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Reflections: Fragments Out of Time by Robert Silverberg

Asimov’s Science Fiction Magazine - March 2004

Sophocles of Athens, who was born in 496 b.c. and lived ninety years, was one of the
greatest of all playwrights, celebrated for the profundity of his thought, the grace of his
expression, and the elegant structure of his plays. Seven of his works have come down
to us, three of which–Oedipus the King, Electra, and Antigone–are still frequently
performed all over the world, while the other four, though less commonly seen, are well
known to all connoisseurs of classical literature.

His work is of special importance to me because, strange as it sounds, much of what I


know about the art of constructing a story I learned by studying the plays of Sophocles
and his fellow Greek playwrights Aeschylus and Euripides, and a book about their
work by the British critic H.D.F. Kitto. In an autobiographical essay I wrote a quarter of
a century ago I explained how Kitto, back when I was an undergraduate at Columbia
University, had helped me toward my goal of becoming a successful science fiction
writer:

"I bought a copy of Kitto’s Greek Tragedy in 1954, as collateral reading for a course in
Greek plays that I was taking during my junior year at Columbia. . . . Kitto began with
the premise that each Greek tragedy was built around a significant dramatic situation
designed to create the kind of tension that would provide the desired release for the
audience when the tension was resolved. In his Poetics, Aristotle asserted that that was
what Greek tragedy was all about: catharsis, the purging of pity and fear. Aristotle had
used as his prime technical example Oedipus the King by Sophocles. But Kitto observed
that many other surviving Greek plays failed to follow the technical rules that Aristotle,
working from Oedipus, had laid down as the fundamental requirements for a Greek
tragedy. Did that mean that other Greek playwrights (and sometimes even Sophocles
himself) had done a lot of incompetent work?

"No," Kitto said. "We know that the plays that have come down to us were warmly
hailed in their time and evidently had fulfilled the requirements of their audience. Their
authors must be regarded as masters of their art, in full technical command. If
sometimes their plays seem poorly constructed to us, static and undramatic, it must be
because we are failing to find the true dramatic center of them. Instead of dismissing
those plays as badly made," Kitto argued, "we need to reexamine our own assumptions
about their structure."

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From Kitto I learned how to find the true dramatic center of a Greek tragedy. He taught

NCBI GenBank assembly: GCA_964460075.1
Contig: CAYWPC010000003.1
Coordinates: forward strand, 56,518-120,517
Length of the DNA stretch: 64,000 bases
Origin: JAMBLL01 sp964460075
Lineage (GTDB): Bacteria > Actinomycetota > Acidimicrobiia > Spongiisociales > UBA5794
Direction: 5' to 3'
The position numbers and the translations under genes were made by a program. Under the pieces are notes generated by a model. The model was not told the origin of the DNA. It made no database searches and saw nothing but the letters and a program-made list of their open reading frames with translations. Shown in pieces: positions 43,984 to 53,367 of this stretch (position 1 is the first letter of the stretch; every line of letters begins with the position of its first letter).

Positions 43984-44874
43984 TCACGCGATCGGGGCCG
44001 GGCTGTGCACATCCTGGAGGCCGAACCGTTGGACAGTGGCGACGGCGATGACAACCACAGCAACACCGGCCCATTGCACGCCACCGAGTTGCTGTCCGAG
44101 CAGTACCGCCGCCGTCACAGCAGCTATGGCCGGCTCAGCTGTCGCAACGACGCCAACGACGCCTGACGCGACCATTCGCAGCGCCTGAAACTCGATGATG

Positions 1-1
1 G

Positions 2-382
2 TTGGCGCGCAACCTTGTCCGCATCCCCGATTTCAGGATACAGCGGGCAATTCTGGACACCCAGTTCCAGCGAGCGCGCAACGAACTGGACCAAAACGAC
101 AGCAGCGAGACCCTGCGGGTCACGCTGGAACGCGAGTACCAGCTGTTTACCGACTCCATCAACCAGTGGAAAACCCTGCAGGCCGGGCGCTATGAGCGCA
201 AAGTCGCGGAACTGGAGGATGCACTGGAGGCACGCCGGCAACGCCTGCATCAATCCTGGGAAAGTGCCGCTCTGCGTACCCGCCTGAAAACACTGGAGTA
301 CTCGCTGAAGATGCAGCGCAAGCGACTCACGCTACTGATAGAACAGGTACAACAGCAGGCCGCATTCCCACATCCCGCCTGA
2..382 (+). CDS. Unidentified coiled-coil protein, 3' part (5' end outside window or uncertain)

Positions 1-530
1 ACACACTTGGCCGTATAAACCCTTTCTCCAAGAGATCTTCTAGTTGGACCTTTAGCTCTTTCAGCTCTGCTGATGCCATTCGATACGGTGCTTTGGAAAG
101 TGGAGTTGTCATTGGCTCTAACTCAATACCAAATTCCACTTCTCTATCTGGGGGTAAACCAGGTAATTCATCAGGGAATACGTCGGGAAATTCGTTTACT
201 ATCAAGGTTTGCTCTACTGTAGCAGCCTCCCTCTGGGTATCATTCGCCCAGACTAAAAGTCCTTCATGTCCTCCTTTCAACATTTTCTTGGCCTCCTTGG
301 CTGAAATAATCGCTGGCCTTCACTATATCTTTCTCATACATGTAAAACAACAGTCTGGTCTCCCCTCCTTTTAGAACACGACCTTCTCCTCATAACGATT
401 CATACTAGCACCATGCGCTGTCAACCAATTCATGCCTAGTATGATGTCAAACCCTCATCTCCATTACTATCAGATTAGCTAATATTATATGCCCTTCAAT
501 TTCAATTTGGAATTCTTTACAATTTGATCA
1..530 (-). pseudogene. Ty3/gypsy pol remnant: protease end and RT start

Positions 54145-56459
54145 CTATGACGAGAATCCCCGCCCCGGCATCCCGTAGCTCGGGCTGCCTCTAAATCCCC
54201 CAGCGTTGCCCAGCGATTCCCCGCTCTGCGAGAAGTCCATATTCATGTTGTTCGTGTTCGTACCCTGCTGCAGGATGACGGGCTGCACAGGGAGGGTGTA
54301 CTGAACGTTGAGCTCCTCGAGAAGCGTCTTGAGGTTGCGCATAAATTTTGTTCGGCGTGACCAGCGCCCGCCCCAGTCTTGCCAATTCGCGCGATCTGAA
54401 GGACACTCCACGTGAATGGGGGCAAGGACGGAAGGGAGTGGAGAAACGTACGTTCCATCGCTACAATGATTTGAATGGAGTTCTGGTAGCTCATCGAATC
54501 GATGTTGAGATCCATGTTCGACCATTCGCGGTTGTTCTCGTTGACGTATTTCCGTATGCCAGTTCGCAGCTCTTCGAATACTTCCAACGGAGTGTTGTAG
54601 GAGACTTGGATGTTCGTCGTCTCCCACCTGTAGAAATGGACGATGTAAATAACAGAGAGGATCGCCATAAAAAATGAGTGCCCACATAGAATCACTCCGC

me what a dramatic situation really is: a zone of inevitable opposition of powerful
forces that emit ever-widening reverberations until they are neutralized somehow in a
way that creates understanding, insight, and harmony. Knowing that, I could work
backward from my perception of my story’s central issue to generate its plot. What
created this conflict? What can possibly resolve it? Who is being hurt by it, and why?
Those are the questions I learned to ask myself; and out of them came Thorns, To Live
Again, Dying Inside, Lord Valentine’s Castle, and all the rest.

One thing that fascinated me, as I pursued my studies in Greek drama–studies that
have continued to this day–is that the little group of plays we have (seven of Sophocles,
seven of Aeschylus, nineteen of Euripides) is only a fraction of the total output of these
great artists. It was the custom of most Greek playwrights to offer a quartet of plays to
the Athenian public every year–usually a trilogy of serious plays on some theme out of
Homer or the Greek myths, accompanied by a short and mocking comic play satirizing
the first three. Thus a long-lived playwright like Sophocles might have written a
hundred plays or more during his career.

That any of them have survived after twenty-five hundred years of turmoil and
destruction is, I suppose, miraculous. Copies of the plays were stored in the libraries of
such Greek cities as Ephesus, Antioch, and Pergamum, but after the great library of
Alexandria in Egypt was founded, about 300 b.c., Alexandria gradually acquired the
other great libraries of the Hellenic world, thus putting all the eggs in the same basket–
and so, when the Alexandria library was destroyed after the Islamic conquest of that
city, much of classical literature was lost as a result of the centralization of the
collections in that single place. And we know–from a surviving catalog of the plays of
Aeschylus and from references in Greek textbooks that have come down to us–that the
losses included hundreds of works by the great Greek dramatists.

From time to time, in my own work, I have sent time travelers back into the vanished